MORQ建筑事务所 | 意大利地中海式RA别墅
MORQ Architecture has conceived an alternative approach to a traditional summer retreat with Villa RA in Calabria. Through composition and materiality, the 400sqm property has visual and tactile continuity between landscape and architecture. Contemporary and distinct amongst its rural landscape, the villa was imagined by the clients as a place of respite and reconnection, from which to enjoy the virtues of their land in a way that is harmonious with nature and local tradition. Calabria is located at the southernmost tip of mainland Italy, bordered by mountains that slope down toward the sea. Villa RA is set atop a mountainous ridge 300m above sea level, with inhabitants experiencing views down toward the sea in the south and mountains in the west. Combatting the sheer height, ancient granite boulders that protrude from the earth make it feel as though the house is anchored to the land.
The architects aimed for the villa to feel ingrained as part of the landscape as a whole, rather than appear as an autonomous element. Instead of taking a literal approach in looking to mimic the natural surrounds, the project draws from the traditional architecture of the Italian villa and the material tones of the land. Monochrome yet vibrant, Villa RA changes hues throughout the day, responding to sun and context through shadows and ever changing material nuances. The compact structure is punctuated by openings that frame the landscape, with MORQ conceptualizing it as a ‘house that looks’, onto oak trees, date palms, ocean and mountain views.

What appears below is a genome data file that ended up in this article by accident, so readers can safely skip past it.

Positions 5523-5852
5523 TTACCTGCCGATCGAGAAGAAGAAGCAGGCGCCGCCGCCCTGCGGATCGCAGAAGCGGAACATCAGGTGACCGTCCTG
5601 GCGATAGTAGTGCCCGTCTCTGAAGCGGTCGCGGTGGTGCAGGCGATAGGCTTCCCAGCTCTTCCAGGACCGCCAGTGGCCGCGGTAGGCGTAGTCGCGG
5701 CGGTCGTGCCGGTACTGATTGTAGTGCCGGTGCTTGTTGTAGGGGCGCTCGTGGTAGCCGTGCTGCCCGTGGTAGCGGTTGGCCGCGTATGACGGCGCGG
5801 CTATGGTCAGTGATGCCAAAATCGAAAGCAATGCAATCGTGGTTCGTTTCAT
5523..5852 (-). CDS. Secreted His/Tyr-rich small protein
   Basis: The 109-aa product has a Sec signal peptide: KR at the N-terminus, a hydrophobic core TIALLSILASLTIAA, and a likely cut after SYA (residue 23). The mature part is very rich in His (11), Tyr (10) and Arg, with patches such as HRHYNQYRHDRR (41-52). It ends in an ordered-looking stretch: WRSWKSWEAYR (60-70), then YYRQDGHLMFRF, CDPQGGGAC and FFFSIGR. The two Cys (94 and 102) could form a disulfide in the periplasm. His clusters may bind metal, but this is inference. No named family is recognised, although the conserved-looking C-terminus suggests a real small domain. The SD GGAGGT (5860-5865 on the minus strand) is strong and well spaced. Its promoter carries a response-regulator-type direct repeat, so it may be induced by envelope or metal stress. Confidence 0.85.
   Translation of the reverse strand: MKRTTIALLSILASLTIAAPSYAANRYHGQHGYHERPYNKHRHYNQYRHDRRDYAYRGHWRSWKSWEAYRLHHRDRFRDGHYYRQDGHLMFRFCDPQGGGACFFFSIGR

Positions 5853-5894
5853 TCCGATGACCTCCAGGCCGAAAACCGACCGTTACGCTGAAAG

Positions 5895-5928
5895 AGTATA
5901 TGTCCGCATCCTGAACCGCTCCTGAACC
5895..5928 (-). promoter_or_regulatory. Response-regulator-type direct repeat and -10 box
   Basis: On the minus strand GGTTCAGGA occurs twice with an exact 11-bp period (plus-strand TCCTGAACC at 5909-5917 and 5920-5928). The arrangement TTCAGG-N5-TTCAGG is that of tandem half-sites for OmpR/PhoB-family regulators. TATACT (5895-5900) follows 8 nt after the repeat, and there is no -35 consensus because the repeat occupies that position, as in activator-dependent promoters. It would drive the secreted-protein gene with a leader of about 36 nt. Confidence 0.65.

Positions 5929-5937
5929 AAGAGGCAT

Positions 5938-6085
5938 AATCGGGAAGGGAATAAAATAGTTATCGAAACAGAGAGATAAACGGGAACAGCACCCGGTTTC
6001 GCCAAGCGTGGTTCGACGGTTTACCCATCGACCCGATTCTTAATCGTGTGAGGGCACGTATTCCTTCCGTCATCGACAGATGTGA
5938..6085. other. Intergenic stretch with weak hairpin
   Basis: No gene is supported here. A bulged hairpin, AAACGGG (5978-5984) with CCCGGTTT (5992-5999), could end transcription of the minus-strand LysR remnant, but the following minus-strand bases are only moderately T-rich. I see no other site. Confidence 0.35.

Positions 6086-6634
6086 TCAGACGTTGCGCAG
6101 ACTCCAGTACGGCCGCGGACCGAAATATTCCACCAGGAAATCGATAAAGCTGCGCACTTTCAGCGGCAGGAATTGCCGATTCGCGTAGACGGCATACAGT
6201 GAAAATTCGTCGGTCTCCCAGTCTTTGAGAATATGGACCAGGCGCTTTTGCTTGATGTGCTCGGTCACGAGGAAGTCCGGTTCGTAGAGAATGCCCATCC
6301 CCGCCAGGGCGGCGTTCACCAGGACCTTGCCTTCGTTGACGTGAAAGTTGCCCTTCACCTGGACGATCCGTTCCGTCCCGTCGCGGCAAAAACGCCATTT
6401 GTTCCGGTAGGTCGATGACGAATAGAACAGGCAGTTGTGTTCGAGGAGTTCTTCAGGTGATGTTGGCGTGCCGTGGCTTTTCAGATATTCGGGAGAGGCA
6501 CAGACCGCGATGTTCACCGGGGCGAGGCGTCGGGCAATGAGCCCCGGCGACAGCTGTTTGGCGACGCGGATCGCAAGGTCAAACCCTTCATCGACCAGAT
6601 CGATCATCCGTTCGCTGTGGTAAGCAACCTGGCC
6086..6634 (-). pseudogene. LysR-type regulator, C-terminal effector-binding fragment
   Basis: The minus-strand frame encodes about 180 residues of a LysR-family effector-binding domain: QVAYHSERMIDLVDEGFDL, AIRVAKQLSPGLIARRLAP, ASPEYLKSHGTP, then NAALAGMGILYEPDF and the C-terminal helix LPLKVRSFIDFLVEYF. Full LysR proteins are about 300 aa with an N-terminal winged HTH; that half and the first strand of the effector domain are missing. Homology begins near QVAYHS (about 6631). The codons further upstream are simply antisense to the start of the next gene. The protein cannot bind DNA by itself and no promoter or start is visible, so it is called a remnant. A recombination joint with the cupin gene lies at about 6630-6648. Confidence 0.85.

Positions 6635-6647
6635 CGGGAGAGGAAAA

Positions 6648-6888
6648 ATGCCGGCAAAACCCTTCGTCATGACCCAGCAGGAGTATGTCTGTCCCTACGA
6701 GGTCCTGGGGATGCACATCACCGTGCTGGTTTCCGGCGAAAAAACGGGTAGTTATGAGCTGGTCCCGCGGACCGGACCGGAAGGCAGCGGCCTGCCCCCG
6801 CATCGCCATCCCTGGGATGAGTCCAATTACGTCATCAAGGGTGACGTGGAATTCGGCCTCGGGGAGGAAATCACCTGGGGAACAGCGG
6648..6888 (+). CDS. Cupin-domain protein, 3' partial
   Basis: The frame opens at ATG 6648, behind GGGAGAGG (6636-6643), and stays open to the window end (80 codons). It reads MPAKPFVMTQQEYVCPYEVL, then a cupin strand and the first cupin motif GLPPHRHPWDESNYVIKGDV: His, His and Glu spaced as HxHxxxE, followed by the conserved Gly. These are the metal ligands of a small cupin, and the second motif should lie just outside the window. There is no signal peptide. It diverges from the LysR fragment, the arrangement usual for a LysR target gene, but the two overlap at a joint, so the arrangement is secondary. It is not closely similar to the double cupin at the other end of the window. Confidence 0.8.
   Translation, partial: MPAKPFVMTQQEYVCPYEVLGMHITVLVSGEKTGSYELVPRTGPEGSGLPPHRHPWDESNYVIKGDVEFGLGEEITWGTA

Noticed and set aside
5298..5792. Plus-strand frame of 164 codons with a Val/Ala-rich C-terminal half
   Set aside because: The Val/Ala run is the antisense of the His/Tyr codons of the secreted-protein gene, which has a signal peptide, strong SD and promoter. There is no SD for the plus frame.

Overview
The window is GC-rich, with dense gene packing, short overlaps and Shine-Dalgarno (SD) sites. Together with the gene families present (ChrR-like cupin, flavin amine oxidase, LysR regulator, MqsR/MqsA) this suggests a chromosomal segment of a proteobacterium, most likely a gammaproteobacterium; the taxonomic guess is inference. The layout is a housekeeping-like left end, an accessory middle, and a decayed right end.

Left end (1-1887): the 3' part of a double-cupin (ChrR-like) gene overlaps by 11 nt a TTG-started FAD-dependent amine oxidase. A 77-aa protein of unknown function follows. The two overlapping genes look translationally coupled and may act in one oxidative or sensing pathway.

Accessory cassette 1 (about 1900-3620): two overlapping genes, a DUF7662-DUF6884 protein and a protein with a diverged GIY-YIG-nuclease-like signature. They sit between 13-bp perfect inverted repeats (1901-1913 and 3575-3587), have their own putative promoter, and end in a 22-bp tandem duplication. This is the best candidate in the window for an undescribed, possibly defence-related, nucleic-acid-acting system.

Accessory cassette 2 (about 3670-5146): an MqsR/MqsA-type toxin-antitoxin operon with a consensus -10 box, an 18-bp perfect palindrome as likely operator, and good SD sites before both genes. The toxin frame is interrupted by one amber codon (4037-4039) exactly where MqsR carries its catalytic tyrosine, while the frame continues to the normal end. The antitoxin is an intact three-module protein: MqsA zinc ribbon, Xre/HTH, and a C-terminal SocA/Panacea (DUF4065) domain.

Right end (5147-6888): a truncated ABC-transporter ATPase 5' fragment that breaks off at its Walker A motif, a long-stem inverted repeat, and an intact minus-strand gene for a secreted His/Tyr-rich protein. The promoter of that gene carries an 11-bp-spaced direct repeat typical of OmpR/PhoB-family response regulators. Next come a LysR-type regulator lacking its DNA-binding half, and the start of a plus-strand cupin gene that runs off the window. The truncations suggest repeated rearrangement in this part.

A limited material palette highlights the simple geometry of the structure. The interior and exterior surfaces are the same, with thick walls made of Cocciopesto plaster,chromatically akin to the local soil achieved after rigorous sampling and trials. Beyond the harmonious tone of the plaster, the villa is further grounded to the site by sitting amongst a bed of crushed local stone. The solid walls help to thwart off strong winds, though large openings also facilitate cross-ventilation when required.
Beyond this, the main living area opens on to a portico, a typical feature of the Italian villas that blur the distinction between indoor and outdoor. Two large openings and slots in the portico roof allow shadows to filter throughout the day. A central living room leads through to the third space containing the kitchen, living room and bedrooms.